Feeling grounded is important not just physically, but psychologically. When we find a connection to the earth, we connect to something much, much larger than ourselves. (Any twelve-step program includes this idea.) We remember that we're not isolated egos, floating in space; we're glued to a huge planet that feeds us and shelters us. Our problems seem smaller; we're part of an ecosystem, and an expansive timeline. So, rest into gravity, and feel it pulling you down not just to the floor, but to the Earth, two or ten stories down. If you have a chance, take a walk in nature, where there's less architecture between you and the earth. Treat your nature deficit disorder with some mud.

The idea of grounding is a mental shift; we might not even feel it when practicing yoga. Standing and balancing poses, even the seated poses, can focus on lifting off and pushing away from the floor. Sports and good posture do the same. We have to welcome the floor, with our feet or legs, and lift off from there. Then our posture will have a stable foundation.

Focusing our energy downward can be a strange change. Who wants to move down in the world? Our cultural ideals are to go forward, move up, grow up, wake up, or transcend. But I learned a new perspective in a yoga workshop with Amanda Zapanta last weekend. Most yoga practices are focused on liberating energy, moving it up the spine to enlightenment. But that's not the direction of birth, or digestion. To make things happen, to put something into the world, we move downward. Starting with an idea in our heads, we visualize it in our mind's eye. We verbalize the story, and start to build relationships from our heart. We center ourselves (in the solar plexus), begin to create, and finally see the physical object in the world.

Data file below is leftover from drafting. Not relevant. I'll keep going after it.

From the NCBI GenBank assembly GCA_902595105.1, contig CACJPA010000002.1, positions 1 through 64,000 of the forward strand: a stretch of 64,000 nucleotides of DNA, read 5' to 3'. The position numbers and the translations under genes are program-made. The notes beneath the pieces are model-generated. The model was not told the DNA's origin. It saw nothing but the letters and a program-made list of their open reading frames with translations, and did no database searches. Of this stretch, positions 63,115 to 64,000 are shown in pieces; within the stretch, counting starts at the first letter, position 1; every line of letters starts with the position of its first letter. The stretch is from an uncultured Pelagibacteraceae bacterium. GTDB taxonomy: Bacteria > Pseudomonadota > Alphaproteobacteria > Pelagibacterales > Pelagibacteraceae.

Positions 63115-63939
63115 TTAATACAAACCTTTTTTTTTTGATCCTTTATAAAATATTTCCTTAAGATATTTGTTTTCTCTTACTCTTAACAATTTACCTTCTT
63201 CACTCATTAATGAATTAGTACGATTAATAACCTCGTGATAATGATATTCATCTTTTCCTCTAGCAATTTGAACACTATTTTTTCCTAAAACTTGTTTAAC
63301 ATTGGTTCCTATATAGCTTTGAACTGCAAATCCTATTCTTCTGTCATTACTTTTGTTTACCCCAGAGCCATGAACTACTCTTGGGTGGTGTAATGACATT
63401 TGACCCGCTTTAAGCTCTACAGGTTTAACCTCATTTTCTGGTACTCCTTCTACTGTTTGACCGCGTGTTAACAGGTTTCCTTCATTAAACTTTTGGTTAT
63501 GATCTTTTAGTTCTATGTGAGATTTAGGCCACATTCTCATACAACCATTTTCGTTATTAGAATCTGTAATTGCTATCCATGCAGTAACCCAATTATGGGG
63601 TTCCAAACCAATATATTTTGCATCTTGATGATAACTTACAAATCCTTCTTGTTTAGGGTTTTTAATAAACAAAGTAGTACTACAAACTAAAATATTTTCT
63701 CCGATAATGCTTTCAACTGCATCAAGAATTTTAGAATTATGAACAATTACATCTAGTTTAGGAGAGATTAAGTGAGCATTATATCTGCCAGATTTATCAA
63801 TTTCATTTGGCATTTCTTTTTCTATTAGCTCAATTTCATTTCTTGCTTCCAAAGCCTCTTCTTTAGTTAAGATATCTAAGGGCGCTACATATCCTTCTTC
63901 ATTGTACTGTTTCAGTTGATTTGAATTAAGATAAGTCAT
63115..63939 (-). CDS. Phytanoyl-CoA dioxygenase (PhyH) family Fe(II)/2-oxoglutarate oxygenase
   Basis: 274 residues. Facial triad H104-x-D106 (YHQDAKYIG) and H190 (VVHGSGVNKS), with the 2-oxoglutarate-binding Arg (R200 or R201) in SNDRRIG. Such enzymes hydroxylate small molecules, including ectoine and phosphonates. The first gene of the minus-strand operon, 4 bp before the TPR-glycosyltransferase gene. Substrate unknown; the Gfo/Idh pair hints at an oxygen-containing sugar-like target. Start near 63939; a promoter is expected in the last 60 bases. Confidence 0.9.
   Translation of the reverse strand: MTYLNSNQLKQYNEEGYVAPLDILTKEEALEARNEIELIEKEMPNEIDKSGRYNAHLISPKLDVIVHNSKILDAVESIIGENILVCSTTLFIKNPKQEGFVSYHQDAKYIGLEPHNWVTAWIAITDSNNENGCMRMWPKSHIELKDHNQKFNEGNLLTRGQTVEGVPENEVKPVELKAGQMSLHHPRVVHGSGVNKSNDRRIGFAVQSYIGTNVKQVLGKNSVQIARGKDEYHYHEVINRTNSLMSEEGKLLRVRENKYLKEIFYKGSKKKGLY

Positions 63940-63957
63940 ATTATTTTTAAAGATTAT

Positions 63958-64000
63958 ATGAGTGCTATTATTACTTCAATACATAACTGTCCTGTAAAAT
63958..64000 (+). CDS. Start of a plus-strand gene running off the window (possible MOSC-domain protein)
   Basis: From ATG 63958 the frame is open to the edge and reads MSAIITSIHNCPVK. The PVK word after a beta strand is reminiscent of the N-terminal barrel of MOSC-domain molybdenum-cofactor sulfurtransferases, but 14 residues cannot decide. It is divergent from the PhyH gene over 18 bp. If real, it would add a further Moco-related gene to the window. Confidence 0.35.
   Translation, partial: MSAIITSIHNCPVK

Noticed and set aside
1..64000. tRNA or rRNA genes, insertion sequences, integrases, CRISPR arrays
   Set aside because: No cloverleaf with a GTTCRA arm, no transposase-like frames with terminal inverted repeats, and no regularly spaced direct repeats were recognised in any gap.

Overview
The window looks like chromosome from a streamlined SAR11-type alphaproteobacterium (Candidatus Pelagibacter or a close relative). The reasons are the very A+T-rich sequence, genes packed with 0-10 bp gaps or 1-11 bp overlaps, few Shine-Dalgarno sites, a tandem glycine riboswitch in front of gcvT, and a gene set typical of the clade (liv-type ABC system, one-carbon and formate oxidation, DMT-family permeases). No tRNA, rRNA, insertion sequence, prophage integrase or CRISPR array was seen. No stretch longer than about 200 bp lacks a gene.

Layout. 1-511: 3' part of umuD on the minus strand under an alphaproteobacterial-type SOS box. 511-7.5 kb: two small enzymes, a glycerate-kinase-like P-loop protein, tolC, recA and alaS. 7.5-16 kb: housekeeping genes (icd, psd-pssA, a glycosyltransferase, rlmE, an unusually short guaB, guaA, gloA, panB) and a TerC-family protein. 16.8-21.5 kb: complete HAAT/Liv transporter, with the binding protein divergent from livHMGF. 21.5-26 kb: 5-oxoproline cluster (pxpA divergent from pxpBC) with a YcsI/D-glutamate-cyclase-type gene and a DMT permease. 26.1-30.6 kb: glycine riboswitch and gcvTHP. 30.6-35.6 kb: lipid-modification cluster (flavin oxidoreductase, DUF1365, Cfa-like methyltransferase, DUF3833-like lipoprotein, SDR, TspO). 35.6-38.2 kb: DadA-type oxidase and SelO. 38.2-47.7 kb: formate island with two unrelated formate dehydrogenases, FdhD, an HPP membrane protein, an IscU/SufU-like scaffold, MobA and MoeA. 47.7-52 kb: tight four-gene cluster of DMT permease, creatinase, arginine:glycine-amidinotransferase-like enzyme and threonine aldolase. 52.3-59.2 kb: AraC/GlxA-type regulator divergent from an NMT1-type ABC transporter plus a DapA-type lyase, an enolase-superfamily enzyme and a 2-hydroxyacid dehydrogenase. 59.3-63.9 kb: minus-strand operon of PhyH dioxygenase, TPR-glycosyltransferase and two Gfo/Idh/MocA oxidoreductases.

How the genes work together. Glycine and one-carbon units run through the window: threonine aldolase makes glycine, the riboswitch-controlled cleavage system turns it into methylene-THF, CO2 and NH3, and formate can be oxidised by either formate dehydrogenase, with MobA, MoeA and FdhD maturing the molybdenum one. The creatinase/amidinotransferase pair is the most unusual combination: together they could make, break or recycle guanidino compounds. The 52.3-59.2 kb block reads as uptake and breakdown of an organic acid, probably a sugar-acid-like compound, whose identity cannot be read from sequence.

So, just like a tree, we grow both upward and downward. There's an interesting anatomical visualization, in the sciatic nerve. (You might be unfortunate enough to know it through sciatica: pain along the length of the leg due to nerve compression in the lower back.) I used to picture the sciatic nerve as one long extension cord, running from my lower back to my heel. But it really looks more like the roots of a tree, branching throughout the leg. So, when you go through these grounding exercises, awakening the hips and legs, the sensations are coming from your anatomical roots.

Obviously it's important to have strong, healthy roots. The Ayurvedic system of medicine says that "root" issues (like family and security) often show up in their physical equivalents. So we might get ungrounded (or sciatica) when our finances are out of whack, our home is in disarray or our family is in conflict. Here on the Huffington Post, journalist Wray Herbert just wrote about residential mobility's effect on health: it might increase our sense of satisfaction with life, but it reduces our sense of community identity and often increases health problems.

So take another minute to ground yourself. Feel the strength and security in your legs and hips. You're a part of the Earth, you're fully supported. Feel the energy of creation moving downward, through billions of branches. Connect to your roots.

In the next few weeks, I'll explore a few more yoga cliches. Share your favorites in the comments below!